Biden to nominate Janet Yellen as Treasury secretary: report

President-elect Joe BidenJoe BidenMilitary must better understand sexual assaults to combat them The Hill's Equilibrium — Presented by NextEra Energy — Tasmanian devil wipes out penguin population On The Money: Democrats make full-court press on expanded child tax credit | White House confident Congress will raise debt ceiling MORE will name former Federal Reserve Chair Janet YellenJanet Louise YellenOn The Money: Centrists gain leverage over progressives in Senate infrastructure battle | White House rules out gas tax hike Inflation concerns spark new political fights Irish finance minister seeks compromise on global minimum tax MORE as his Treasury secretary nominee, according to a report by The Wall Street Journal.

Yellen, a fellow at the Brookings Institution, would be the first woman to serve as Treasury secretary. She had been seen as a top candidate for the position, and one who could probably be confirmed by the Senate even if it is in GOP hands after the results of two runoff elections in Georgia in January.

The Senate in 2014 confirmed Yellen as Fed chair in a 56-26 vote, though many of the Republicans who backed her then are no longer members of the Senate.


Yellen's nomination would be the latest signal of Biden's effort to set up a diverse Cabinet. On Monday he announced he would nominate Alejandro Mayorkas to serve as Homeland Security secretary, Avril Haines to be director of national intelligence and Linda Thomas-Greenfield to serve as the U.S. ambassador to the United Nations. 

Sen. Elizabeth WarrenElizabeth WarrenBiden risks break with progressives on infrastructure The Memo: The center strikes back Centrists gain foothold in infrastructure talks; cyber attacks at center of Biden-Putin meeting MORE (D-Mass.) was seen as a top contender for the post, and some of her supporters are likely to be disappointed that Biden did not choose to nominate her for the position.

Yellen, 74, became the first woman to chair the Fed board of governors in 2014, leading the central bank’s efforts to bolster the recovery from the Great Recession. Her insistence on keeping interest rates near zero for much of her tenure laid the groundwork for a major shift in the way the Fed balances unemployment and inflation, though some progressives have criticized the rate hikes during the second half of her tenure.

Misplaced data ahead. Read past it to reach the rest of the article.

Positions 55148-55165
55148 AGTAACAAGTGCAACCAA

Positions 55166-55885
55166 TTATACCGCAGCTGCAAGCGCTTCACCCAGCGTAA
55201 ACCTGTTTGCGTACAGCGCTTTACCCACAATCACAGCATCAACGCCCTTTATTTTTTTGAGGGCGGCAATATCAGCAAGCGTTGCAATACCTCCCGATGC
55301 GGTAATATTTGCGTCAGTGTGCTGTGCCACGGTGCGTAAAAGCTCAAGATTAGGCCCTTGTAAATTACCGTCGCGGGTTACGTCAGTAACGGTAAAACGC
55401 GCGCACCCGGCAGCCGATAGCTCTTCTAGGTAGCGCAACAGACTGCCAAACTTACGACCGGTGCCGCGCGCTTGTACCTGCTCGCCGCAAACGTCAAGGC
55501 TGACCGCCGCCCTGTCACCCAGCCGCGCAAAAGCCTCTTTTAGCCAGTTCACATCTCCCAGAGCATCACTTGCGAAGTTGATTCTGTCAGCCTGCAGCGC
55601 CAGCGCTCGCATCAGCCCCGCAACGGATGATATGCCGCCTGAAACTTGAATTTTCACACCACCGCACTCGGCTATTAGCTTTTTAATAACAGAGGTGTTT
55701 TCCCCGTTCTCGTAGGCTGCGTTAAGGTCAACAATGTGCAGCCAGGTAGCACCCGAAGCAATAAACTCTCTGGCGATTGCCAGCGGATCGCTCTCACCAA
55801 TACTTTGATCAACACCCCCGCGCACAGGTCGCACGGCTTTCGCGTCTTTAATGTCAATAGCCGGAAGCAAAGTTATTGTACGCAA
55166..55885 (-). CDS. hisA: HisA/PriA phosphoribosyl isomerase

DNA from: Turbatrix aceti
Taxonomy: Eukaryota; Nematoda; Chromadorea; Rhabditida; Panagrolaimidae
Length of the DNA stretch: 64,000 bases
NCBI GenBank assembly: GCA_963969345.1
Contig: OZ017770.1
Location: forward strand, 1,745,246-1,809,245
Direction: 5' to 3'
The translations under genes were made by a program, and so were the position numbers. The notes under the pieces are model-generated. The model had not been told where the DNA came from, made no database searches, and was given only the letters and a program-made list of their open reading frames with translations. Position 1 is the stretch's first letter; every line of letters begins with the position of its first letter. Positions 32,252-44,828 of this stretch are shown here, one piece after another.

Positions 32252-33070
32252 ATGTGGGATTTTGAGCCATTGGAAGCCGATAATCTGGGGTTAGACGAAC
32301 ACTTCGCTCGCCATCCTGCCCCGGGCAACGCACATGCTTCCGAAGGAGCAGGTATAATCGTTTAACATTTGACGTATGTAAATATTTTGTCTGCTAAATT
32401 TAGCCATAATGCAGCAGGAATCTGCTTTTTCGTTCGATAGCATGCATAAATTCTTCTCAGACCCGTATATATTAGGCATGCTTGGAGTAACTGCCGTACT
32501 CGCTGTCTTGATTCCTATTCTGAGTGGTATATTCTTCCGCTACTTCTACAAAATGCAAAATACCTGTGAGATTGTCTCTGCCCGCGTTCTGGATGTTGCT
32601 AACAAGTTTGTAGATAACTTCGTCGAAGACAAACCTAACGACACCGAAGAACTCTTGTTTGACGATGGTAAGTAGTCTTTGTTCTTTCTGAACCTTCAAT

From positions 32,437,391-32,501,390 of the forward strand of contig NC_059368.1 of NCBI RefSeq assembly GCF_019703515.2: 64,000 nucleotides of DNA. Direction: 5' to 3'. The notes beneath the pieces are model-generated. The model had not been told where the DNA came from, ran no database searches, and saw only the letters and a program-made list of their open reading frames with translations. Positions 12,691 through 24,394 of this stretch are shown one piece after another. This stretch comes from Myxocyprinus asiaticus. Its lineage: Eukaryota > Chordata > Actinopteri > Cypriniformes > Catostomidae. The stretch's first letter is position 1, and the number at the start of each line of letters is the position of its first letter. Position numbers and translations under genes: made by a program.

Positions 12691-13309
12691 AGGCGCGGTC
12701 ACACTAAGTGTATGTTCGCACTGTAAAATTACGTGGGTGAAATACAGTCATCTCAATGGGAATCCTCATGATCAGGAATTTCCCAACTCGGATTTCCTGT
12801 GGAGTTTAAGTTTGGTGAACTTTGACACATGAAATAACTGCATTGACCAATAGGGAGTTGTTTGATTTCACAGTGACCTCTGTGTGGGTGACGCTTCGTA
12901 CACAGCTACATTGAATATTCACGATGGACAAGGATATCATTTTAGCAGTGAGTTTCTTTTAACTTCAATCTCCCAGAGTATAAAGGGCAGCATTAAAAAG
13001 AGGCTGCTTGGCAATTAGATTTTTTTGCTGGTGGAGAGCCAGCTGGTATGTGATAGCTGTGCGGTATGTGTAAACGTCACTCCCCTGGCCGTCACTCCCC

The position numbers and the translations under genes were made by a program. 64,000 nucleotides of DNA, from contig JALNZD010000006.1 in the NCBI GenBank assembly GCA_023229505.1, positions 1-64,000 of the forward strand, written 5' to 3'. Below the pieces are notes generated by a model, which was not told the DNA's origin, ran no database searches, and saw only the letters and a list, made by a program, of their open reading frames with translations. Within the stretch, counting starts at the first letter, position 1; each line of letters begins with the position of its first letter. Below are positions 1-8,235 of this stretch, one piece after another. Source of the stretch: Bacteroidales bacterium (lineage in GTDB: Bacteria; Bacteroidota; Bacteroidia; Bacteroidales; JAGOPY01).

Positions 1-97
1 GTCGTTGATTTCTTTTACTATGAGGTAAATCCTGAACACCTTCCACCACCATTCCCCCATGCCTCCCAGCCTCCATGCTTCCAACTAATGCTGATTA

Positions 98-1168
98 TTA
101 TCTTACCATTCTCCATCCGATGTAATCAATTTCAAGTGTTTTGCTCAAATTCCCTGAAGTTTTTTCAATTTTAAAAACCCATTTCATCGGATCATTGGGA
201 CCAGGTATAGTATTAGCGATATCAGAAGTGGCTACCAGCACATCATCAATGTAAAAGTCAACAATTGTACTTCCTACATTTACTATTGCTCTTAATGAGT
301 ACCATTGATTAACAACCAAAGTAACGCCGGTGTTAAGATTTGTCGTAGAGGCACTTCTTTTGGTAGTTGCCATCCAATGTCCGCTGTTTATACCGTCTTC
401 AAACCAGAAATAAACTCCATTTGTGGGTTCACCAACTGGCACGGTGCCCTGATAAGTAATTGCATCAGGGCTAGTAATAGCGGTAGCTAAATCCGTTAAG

Still, the pick seems to have largely drawn support from progressive groups.

"Janet Yellen would faithfully implement the ambitious agenda Biden campaigned on. Someone from Wall Street would seek every opportunity to undermine it from within,” Adam Green, the co-founder of the Progressive Change Campaign Committee (PCCC) said on CNN.


Democracy for America, another progressive group, called Yellen “a historic, progressive choice.”

President TrumpDonald TrumpWhat blue wave? A close look at Texas today tells of a different story Democrats go down to the wire with Manchin Trump's former bodyguard investigated in NY prosectors' probe: report MORE declined to nominate Yellen for a second four-year term when her term expired in 2018. Her Republican successor, Jerome Powell, had voted in lockstep with Yellen on interest rates and led the Fed’s efforts to formalize its new emphasis on reducing unemployment.

If confirmed by the Senate, Yellen would be the first person to chair the Fed, lead the Treasury Department and serve as chairman of the White House Council of Economic Advisers — a position she held from 1997 to 1999 during the Clinton administration.

Niv Elis contributed. Updated at 4:30 p.m.